Keywords: 6G networks; industrial iot; blockchain; security; intrusion detection; artificial intelligence

1  Introduction

The advancements made in industries, especially large-scale, in recent years have been rapid in the areas of surveillance, transportation, security, and factory automation. In this scenario, Industrial IoT (IIoT) [1] has drawn a considerable attention by integrating dense wireless devices like Radio Frequency Identification (RFID) tags [2] to identify the machines and sensor nodes for fault diagnosis, asset monitoring, large scale equipment monitoring, manufacturing, production, and other such applications for water supplies, power plants, gas, and oil refineries. Industrial Control System (ICS) is employed to describe distinct systems like Supervisory Control and Data Acquisition (SCADA) and Distributed Control Systems (DCS). SCADA analyses and collects the data from substations on a real-time basis. All substations have control devices such as Intelligent Electronic Device (IED), Remote Terminal Unit (RTU) and Programmable Logic Controller (PLC) that handle field devices, for instance, meters, actuators, sensors, etc.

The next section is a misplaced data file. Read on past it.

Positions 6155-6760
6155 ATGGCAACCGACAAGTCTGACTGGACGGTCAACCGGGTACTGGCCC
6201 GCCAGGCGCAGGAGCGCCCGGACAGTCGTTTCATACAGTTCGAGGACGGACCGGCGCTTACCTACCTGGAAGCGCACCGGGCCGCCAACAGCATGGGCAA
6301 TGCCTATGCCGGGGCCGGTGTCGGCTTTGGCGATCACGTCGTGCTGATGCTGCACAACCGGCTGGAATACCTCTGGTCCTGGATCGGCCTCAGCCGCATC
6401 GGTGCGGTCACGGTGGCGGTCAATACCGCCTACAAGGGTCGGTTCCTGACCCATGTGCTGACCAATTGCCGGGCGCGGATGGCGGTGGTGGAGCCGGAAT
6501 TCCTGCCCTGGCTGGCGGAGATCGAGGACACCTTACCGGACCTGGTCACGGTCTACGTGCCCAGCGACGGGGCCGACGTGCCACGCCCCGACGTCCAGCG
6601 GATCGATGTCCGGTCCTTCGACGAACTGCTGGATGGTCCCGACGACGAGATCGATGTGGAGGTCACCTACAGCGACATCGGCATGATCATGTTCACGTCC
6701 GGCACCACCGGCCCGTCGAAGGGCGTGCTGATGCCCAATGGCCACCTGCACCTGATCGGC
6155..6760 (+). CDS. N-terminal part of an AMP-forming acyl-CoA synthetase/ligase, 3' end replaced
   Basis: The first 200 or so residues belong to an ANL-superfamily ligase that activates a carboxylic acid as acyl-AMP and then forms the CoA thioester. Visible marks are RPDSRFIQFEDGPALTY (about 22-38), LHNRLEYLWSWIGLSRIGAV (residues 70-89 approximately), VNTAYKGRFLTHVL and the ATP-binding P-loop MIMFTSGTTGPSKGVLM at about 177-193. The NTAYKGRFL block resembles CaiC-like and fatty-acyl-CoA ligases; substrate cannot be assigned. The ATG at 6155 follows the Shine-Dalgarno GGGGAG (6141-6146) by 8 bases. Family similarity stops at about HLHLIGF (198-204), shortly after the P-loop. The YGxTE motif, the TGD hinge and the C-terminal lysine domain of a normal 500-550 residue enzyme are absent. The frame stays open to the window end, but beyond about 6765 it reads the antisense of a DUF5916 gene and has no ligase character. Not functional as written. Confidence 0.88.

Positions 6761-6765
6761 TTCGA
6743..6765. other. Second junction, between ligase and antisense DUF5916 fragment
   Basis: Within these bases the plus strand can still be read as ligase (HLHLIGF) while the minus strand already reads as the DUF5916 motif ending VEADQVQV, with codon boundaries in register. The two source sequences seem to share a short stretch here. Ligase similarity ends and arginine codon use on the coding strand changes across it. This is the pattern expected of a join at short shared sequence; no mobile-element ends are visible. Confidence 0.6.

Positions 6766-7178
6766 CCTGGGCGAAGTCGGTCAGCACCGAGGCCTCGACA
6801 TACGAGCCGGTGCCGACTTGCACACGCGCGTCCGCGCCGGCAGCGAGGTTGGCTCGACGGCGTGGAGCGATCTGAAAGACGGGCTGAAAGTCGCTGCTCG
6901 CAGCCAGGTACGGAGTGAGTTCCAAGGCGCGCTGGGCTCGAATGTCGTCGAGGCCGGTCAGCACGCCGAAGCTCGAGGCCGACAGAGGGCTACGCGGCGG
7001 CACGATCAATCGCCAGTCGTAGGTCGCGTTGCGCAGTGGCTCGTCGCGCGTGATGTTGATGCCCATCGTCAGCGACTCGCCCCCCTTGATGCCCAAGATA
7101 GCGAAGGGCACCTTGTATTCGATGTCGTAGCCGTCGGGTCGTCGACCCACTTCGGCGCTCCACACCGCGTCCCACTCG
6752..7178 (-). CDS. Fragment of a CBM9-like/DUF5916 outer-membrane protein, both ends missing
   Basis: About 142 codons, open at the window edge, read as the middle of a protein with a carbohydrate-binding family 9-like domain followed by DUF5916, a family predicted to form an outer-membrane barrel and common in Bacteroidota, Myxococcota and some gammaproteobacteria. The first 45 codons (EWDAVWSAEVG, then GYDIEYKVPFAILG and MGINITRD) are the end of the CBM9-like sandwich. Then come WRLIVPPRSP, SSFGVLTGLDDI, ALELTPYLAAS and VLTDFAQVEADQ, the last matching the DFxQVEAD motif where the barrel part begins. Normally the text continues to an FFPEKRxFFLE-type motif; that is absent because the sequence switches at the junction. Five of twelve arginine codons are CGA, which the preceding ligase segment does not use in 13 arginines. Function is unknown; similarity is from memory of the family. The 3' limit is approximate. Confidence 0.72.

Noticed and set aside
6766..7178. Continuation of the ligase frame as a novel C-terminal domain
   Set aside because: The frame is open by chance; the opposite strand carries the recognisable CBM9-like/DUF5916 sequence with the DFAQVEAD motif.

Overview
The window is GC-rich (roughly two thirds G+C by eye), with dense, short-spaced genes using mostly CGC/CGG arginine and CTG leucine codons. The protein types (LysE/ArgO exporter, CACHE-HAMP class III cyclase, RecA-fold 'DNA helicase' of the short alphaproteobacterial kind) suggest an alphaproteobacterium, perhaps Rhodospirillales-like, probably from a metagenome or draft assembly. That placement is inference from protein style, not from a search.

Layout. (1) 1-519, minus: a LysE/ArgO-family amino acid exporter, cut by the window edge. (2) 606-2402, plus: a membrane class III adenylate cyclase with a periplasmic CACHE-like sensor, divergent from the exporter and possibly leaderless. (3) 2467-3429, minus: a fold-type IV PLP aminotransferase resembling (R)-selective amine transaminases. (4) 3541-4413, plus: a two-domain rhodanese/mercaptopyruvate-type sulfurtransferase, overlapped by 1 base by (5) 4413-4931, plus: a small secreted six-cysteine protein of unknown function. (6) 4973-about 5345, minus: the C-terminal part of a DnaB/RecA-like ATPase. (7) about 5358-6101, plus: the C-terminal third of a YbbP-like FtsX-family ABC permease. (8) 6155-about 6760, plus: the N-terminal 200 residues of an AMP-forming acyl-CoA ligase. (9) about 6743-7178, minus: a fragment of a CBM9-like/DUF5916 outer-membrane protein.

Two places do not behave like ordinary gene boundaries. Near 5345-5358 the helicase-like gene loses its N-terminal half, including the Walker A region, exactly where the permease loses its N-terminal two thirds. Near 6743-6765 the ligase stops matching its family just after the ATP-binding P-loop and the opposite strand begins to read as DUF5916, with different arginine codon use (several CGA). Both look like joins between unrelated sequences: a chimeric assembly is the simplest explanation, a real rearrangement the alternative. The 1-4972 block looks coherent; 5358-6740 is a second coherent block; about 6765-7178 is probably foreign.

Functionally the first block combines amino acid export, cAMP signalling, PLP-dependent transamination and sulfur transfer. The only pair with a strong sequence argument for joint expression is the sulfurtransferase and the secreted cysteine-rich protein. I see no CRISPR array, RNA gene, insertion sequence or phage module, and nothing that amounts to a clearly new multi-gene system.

Having been considered as a fundamental enabler of Industry 4.0 and a developing offshoot of IoT, Industrial IoT (IIoT) systems are being rapidly deployed in numerous social and commercial fields like manufacturing, retail, pervasive monitoring, logistics, home automation, security surveillance, and healthcare [3]. Furthermore, with astonishing advancements made in sensor network technologies and wireless communications, considerable number of devices are being presented to IIoT environment in which the raw data is processed and captured locally for data-driven decision-making process. This device has the potential to interact and communicate with one another, process and share the data and is independent of human interference [4]. Hence, these devices should be safeguarded enough to preserve the data integrity and guarantee computing reliability and resource availability. Blockchain technologies introduced a novel model for the next-generation transaction-based applications, alongside a shared and distributed private or public ledger and a collective consensus method that enables accountability, trust, and transparency in the network. Fig. 1 illustrates the evolution of 1G-6G.


Figure 1: Evolution of 1G-6G